FDA’s delayed decision on Juul e-cigarettes ‘reckless,’ pediatrics group says

FDA faced a court deadline Thursday to issue decisions on marketing applications from Juul and hundreds of other companies

A delayed decision Thursday from the Food and Drug Administration (FDA) on whether to allow vaping brand Juul to stay on the market was met with strong criticism from the American Academy of Pediatrics (AAP).

"This is a reckless decision that will allow products proven to addict and endanger young people to continue being sold," Dr. Lee Savio Beers, president of the AAP, said in part in a statement.

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The FDA said it rejected applications for nearly 950,000 e-cigarettes and related products, mainly due to their potential appeal to underage teens. Some of the products are currently being sold while many others were only proposed by manufacturers. But the agency didn’t rule on Juul, the most popular brand with adult smokers and many teens.

The pediatrics group said "children and teens will suffer the consequence of FDA’s inaction."

"Despite publicly committing to prioritize action against the largest companies that sell e-cigarettes, the result of the agency’s inaction means that the most widely used flavored e-cigarette products—such as JUUL—will remain on the market, where they will continue to addict children and teens," the statement continues. "Flavored JUUL products, and other products like them, are responsible for fueling a youth nicotine epidemic."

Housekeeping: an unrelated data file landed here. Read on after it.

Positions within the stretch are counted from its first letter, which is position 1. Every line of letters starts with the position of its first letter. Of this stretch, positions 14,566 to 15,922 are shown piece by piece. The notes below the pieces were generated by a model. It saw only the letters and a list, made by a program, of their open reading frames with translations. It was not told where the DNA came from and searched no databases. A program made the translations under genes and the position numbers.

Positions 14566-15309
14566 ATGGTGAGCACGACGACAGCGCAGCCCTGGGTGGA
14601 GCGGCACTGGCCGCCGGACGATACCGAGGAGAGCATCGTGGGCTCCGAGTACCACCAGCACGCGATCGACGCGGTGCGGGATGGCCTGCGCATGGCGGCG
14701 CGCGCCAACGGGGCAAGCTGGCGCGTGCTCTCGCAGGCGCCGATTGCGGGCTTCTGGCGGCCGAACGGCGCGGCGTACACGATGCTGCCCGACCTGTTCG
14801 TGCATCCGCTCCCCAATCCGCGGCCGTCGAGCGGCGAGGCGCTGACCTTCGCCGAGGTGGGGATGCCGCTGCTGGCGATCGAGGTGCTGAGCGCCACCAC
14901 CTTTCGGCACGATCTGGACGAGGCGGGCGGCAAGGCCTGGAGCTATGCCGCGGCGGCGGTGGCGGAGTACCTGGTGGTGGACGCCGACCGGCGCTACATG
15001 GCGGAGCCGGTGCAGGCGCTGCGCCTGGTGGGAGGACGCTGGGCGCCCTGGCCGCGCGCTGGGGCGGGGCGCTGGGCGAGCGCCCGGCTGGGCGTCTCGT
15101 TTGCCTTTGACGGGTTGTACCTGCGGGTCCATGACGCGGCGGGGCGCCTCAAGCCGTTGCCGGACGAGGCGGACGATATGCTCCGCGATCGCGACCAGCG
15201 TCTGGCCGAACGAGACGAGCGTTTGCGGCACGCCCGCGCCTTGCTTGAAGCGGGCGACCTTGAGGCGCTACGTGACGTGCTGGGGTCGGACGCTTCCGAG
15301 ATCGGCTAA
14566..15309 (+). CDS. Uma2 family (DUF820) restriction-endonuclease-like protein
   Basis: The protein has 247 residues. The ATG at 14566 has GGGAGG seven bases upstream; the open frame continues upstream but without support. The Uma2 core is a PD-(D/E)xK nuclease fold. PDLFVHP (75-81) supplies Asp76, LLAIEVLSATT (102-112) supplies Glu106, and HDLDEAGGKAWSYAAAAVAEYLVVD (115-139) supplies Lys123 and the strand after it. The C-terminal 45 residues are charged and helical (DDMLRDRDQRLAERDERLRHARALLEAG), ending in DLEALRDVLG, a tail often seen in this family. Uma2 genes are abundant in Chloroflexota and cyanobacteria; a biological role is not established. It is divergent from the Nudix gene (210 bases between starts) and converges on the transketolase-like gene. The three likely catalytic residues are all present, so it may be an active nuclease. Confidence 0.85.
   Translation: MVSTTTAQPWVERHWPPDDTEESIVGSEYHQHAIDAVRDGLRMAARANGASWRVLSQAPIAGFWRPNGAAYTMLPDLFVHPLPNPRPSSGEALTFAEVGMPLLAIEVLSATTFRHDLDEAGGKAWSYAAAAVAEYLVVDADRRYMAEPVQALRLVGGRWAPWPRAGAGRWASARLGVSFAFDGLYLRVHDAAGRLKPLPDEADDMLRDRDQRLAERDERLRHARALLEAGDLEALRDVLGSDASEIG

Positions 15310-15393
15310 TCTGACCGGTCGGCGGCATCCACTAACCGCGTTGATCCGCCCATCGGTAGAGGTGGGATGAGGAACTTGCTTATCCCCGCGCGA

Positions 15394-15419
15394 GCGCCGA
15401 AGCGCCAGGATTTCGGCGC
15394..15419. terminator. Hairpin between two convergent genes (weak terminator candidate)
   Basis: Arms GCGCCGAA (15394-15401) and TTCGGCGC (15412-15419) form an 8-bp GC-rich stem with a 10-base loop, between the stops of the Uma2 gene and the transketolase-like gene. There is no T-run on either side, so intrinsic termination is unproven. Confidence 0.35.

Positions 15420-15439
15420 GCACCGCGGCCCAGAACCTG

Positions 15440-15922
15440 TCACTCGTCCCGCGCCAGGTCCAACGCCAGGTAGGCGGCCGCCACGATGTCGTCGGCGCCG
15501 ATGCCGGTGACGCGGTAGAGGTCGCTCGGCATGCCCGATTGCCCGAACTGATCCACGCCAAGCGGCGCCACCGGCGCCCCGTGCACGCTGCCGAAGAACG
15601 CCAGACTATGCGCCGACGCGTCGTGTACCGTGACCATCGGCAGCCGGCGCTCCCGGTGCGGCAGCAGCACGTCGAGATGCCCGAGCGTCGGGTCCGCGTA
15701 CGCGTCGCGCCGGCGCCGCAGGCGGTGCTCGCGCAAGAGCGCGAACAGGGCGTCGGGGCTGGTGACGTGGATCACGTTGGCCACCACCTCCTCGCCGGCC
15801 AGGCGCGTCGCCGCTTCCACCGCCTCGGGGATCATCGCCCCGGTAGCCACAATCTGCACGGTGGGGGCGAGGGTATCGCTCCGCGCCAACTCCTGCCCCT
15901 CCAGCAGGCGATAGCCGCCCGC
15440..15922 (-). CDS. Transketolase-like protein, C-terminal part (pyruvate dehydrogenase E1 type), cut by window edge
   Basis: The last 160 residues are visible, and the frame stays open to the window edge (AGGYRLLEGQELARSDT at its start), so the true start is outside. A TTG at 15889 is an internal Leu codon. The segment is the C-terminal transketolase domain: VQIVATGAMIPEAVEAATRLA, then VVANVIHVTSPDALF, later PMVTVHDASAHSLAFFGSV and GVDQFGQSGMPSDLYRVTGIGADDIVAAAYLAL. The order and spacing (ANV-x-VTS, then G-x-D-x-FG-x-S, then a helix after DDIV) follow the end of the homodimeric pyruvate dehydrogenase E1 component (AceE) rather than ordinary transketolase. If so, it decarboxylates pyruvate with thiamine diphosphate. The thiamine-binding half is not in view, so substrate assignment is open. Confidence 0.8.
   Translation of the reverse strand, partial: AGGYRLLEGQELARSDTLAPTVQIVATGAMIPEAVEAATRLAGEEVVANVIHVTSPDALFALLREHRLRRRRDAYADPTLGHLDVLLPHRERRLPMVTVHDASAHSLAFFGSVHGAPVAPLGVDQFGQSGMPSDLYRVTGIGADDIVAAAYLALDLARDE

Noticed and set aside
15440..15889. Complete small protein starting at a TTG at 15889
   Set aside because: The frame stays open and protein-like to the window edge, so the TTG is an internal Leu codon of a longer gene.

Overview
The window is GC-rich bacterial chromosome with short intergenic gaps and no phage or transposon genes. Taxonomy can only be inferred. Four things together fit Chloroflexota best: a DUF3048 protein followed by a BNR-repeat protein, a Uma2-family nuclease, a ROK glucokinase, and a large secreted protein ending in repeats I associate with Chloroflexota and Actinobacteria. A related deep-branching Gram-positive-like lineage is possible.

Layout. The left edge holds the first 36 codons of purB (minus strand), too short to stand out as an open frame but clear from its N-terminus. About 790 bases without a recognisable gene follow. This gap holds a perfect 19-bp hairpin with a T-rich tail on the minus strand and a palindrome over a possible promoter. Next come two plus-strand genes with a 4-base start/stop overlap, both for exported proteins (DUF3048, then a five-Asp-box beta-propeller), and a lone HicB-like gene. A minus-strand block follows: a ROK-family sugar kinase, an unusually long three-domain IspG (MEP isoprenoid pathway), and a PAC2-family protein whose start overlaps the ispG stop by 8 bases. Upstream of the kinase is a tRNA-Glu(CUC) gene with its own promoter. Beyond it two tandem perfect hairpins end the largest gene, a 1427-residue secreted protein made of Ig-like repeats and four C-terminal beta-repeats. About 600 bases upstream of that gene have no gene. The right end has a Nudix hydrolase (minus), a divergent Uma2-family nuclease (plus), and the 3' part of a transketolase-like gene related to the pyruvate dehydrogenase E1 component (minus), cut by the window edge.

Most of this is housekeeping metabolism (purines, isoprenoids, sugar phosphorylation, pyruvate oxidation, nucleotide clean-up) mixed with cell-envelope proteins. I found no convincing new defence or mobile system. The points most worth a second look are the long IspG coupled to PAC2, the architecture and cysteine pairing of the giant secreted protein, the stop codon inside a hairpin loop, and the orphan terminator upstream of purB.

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When prompted by Fox News, a Juul spokesperson said: "We respect the central role of the FDA and the required thorough science- and evidence-based review of our applications, which is key to advancing harm reduction and earning a license to operate. We remain committed to transitioning adult smokers away from combustible cigarettes while combating underage use."

Parents, politicians and anti-tobacco advocates have pressured the FDA for years to ban Juul’s high-nicotine devices, which many blame for the recent spike in underage vaping. But the agency said it would need more time to rule on that company’s products.

Associated Press contributed to this report.